Roswell Mayor Lori Henry announced Friday afternoon that a controversial tennis center that drew the wrath of residents would not be built in a city park.
“Despite the sincere efforts of myself and council to do our best to keep our residents informed and involved, it is clear we have not lived up to this goal in our handling of the proposed tennis center at Big Creek Park,” Henry wrote in a statement posted on the city’s Facebook page. “For that, we apologize. We want to take this opportunity to do better.”
The city will schedule public input meetings to find a location for the Angela Krause Tennis, Pickle Ball and Fitness Center, she wrote, and “Big Creek Park will not be considered.”
Vernon Krause, the owner of four metro Atlanta automotive dealerships, planned to donate $50 million to the city to build the tennis center as a way to honor his daughter, Angela, who died of a rare form of cancer in 2015. Residents appreciated Krause’s generosity, they said, but were opposed to a plan to replace 60 acres of hiking and mountain biking trails with clay tennis courts. More than 25,000 people signed a petition opposing the project and hundreds came to a Roswell council meeting Monday to express their displeasure. Council members were supposed to vote on an agreement Monday, but Henry on Sunday said the vote would not be held.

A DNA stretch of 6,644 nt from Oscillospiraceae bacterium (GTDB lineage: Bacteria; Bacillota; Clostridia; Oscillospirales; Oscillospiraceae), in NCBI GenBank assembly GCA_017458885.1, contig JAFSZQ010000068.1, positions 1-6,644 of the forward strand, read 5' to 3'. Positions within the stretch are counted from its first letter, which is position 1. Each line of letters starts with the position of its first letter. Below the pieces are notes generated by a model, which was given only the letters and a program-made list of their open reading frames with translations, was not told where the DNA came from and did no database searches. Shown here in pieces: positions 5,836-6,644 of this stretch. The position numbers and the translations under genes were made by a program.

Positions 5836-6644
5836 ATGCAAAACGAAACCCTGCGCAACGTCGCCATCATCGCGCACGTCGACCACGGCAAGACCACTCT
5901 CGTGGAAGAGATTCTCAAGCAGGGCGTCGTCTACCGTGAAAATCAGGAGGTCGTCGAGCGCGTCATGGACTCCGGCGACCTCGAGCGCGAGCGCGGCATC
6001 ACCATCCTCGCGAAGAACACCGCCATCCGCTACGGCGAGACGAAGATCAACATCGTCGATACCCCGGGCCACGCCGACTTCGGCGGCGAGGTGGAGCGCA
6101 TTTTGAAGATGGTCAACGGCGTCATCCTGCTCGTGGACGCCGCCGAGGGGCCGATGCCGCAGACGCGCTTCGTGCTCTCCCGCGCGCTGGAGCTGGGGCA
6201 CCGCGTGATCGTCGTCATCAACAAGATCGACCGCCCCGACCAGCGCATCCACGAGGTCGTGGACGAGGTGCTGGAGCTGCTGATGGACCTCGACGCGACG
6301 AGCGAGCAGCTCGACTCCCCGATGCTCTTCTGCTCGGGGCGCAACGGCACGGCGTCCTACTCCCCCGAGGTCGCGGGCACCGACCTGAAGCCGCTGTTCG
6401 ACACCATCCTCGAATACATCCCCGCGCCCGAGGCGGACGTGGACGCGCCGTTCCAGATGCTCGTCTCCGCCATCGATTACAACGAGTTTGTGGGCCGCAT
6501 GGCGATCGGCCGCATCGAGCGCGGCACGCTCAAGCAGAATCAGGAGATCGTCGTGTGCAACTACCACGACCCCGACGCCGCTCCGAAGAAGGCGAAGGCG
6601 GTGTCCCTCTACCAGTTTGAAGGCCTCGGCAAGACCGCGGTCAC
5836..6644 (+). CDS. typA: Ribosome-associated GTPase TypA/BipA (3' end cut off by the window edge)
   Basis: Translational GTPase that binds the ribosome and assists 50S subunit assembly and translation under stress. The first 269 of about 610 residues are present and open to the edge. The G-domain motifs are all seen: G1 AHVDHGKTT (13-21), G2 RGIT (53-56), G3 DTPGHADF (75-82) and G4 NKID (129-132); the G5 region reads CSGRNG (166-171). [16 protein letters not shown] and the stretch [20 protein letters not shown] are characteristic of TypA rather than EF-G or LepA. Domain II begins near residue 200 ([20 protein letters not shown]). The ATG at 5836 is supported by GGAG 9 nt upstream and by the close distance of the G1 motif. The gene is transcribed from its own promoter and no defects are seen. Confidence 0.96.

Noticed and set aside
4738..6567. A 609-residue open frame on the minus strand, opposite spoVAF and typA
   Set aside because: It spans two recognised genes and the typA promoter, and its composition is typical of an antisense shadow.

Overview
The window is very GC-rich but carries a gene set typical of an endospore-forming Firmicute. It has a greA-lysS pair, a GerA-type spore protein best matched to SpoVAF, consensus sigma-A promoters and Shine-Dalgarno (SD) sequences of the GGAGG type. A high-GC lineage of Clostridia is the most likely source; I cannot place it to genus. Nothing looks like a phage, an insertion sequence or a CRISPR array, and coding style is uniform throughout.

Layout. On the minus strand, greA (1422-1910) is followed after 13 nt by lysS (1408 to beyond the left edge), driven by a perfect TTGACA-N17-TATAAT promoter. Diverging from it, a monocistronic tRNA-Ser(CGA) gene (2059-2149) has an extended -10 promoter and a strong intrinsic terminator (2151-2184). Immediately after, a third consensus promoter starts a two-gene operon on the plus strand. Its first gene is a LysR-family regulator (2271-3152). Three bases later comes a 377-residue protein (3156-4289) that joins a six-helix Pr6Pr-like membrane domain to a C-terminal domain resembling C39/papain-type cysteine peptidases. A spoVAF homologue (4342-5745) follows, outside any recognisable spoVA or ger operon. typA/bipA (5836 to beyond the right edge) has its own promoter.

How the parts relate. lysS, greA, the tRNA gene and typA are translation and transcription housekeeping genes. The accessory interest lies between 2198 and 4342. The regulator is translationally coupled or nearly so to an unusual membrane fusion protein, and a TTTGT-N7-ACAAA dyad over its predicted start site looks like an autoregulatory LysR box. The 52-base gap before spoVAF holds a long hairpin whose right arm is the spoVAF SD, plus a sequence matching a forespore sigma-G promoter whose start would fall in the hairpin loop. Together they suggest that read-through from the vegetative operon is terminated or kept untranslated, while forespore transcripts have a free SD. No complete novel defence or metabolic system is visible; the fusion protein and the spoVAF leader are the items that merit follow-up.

Henry said in Friday’s statement that she and council members thought the tennis center would be a “rare and exciting opportunity” for the city, and would spur economic development.
But she said the city should have engaged residents in the process.
“We thought it would be a good fit, but we should have asked our residents and taxpayers if this was something they wanted in Big Creek Park,” Henry wrote. “It would have been an opportunity to present the information, receive your input and answer questions. We were so excited about the project that we assumed our residents would share that enthusiasm.”
The Krause family still thinks Roswell is an “excellent location” for the center, Henry said, and the city will continue to move forward with a proposal, with more public involvement.
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